The days we have spent on this trip so far have been varied and rich, but two days ago in Siem Reap we had an extraordinary experience at Angkor Wat. It is typical for tourists to arrive at the religious site at sunrise, but there are far fewer people in the morning than later at the height of the day and the heat. Our guide picked us up from our hotel at 5 am and we drove in the darkness toward Angkor Wat.
We filed down a long stone walkway only lit by the few flashlights we had with us. Our guide told us to stop and sit, facing east, and though we could not see anything but hundreds of stars in the sky, we knew that in the blackness before us loomed Angkor Wat. Arriving as early as we did, we still had an hour in the morning dark. We watched flashlights bob past us as other tourists arrived and picked their way across the fields. Finally the sun slowly started to tint the horizon. It was almost imperceptable at first, but the shape of the magnificent temple began to appear, written on the skyline in a deep inky blue.
There was a Cambodian man sitting near us, perhaps a guide for another group, who began to talk with us about his life. He was sitting to one side of our long line of students, looking out at the sunrise, and only a few of us at the end could hear him at first. But once it was realized what he was sharing and the significance of his story, the rest crowded around. As the sky brightened and Angkor Wat's incredible silouhette stood before us, the man told of the years leading toward the arrival of the Khmer Rouge. He explained how the Lon Nol period had been so painful and the government's association with the United States so devastating at a time when the country was being ripped by US bombs. When the Khmer Rouge took power in '75 the man said people were genuinely happy, thinking the war was over and the country would be restored to its peaceful ways.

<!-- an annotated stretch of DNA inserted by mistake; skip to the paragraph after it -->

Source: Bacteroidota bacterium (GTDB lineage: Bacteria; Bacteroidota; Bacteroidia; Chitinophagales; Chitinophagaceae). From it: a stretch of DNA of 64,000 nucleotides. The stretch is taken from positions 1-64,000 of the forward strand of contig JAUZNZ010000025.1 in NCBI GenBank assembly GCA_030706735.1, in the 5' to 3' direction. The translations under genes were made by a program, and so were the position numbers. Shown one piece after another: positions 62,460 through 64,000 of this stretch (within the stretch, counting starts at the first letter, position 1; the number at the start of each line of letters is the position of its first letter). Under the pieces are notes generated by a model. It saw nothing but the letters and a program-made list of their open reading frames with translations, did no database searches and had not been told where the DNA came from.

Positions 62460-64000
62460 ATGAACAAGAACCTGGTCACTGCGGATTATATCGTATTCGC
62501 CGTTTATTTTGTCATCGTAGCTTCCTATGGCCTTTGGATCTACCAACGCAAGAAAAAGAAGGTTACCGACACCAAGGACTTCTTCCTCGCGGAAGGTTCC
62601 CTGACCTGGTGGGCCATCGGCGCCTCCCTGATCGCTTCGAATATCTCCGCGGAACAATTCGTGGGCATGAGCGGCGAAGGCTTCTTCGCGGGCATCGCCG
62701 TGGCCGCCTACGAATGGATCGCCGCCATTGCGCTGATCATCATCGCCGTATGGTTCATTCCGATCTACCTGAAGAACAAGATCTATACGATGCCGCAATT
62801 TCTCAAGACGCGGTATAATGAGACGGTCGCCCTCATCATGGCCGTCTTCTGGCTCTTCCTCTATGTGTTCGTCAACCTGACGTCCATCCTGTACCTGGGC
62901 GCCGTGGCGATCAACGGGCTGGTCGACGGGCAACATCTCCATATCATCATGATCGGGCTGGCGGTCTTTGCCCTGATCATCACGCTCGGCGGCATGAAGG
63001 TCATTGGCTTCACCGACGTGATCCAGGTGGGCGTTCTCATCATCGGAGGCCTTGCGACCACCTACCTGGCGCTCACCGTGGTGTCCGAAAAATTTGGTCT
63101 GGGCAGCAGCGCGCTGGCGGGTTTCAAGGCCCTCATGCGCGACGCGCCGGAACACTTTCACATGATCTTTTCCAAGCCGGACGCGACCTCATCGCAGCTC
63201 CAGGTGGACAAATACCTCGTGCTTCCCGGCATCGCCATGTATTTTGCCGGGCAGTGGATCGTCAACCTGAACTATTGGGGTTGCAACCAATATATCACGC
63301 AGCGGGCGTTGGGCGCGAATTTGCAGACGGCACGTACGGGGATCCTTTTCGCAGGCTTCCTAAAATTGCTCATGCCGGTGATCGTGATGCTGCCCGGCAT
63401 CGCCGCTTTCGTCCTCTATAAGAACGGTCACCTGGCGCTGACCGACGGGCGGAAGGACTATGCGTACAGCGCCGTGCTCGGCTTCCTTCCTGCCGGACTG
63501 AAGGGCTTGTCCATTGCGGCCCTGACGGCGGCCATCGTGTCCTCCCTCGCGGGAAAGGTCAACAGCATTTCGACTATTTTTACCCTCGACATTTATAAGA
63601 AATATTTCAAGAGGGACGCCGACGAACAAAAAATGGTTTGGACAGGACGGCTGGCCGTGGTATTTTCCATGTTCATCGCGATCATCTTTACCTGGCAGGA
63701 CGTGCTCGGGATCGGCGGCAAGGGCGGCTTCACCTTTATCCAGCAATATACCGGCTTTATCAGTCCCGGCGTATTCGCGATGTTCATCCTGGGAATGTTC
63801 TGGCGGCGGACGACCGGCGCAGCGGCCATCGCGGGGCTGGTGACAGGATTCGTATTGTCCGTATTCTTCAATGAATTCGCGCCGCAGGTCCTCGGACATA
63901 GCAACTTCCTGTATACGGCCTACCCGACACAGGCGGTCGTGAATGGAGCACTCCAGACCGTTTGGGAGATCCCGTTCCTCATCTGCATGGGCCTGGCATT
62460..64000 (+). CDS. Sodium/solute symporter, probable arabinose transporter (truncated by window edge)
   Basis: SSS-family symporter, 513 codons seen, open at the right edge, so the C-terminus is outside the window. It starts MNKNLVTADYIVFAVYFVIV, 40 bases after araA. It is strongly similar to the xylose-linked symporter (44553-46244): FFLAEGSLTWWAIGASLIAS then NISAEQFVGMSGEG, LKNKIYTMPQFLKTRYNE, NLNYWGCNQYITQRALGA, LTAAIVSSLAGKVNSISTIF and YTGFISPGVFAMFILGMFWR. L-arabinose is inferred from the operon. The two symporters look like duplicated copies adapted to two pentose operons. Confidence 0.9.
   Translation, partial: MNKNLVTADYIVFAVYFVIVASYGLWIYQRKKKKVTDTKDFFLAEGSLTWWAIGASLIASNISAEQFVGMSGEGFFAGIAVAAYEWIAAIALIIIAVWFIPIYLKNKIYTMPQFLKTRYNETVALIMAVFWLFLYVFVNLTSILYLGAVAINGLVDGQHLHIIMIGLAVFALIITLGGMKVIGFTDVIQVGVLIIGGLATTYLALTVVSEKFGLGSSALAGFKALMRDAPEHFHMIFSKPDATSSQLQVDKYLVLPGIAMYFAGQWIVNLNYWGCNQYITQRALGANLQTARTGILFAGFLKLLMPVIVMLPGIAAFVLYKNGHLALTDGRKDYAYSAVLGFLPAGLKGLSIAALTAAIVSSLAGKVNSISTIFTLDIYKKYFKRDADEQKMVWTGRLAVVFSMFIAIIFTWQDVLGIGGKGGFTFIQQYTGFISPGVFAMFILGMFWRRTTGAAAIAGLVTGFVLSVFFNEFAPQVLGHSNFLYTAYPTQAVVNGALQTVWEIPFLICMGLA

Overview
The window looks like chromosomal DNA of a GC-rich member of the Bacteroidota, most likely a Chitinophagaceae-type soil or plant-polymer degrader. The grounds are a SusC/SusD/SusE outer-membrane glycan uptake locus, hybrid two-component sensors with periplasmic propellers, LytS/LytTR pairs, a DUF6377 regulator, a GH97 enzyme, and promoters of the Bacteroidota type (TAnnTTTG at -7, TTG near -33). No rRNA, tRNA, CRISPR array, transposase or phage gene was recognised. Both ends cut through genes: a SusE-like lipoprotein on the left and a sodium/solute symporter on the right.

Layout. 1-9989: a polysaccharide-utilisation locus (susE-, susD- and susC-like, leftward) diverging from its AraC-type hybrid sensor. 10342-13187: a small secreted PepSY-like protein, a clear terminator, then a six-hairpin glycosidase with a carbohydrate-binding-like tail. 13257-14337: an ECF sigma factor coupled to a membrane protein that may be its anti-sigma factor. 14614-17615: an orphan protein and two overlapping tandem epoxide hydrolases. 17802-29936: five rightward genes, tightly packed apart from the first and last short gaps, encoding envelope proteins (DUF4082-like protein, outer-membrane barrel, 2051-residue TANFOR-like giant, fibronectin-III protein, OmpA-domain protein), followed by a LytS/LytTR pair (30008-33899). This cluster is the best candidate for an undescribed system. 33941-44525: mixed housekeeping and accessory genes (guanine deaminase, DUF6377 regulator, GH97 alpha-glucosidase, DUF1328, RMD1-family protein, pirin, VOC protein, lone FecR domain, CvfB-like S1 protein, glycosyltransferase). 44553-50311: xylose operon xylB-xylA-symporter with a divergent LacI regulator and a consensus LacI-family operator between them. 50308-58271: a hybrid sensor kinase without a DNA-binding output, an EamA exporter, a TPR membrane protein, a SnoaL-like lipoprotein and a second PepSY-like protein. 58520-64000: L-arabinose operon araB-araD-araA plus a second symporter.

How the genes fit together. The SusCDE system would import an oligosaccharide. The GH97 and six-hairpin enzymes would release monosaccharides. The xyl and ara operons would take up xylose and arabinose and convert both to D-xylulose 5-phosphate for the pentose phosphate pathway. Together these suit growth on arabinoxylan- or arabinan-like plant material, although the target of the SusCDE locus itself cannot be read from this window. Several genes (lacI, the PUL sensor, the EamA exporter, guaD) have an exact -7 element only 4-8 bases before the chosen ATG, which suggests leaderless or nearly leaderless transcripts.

The story of this man's life from 1975 to 1979 was heart wrenching. The Khmer Rouge loaded his family and him into a truck that drove down a road alongside many other trucks loaded in the same way. Miraculously, the truck got a flat tire. The convoy continued without this one solitary truck, stuck along the side of the road and waiting for assistance to arrive. Somehow, just this one deviation from the route allowed the man and his family to avoid being killed that day. He said all others heading down the road were being led to that end.
He, like so many others, was made to work in the fields. He was asked if he knew how to make sugar palm juice and he lied and said he did, opportunistically buying time in a way that must have been common during those years. Out of necessity and the type of fear that catalyzes the mind, he learned how, and therefore provided a service that kept him alive in the coming years. He told of the horror he witnessed befalling men and families around him. We were riveted, and watched the light rise on his face more than on the distant temple.
There was a similarity I felt in the mountainous presence of Angkor Wat and the man's story being told in the morning darkness. The story too seemed to stand alone in emptiness, mysterious, unbelievable, impossible to understand. We come as tourists to the temple to acknowledge greatness, and so did we listen to the story to bear witness to the man's suffering and the country's tragedy. But in the end the history and the mistery stand alone.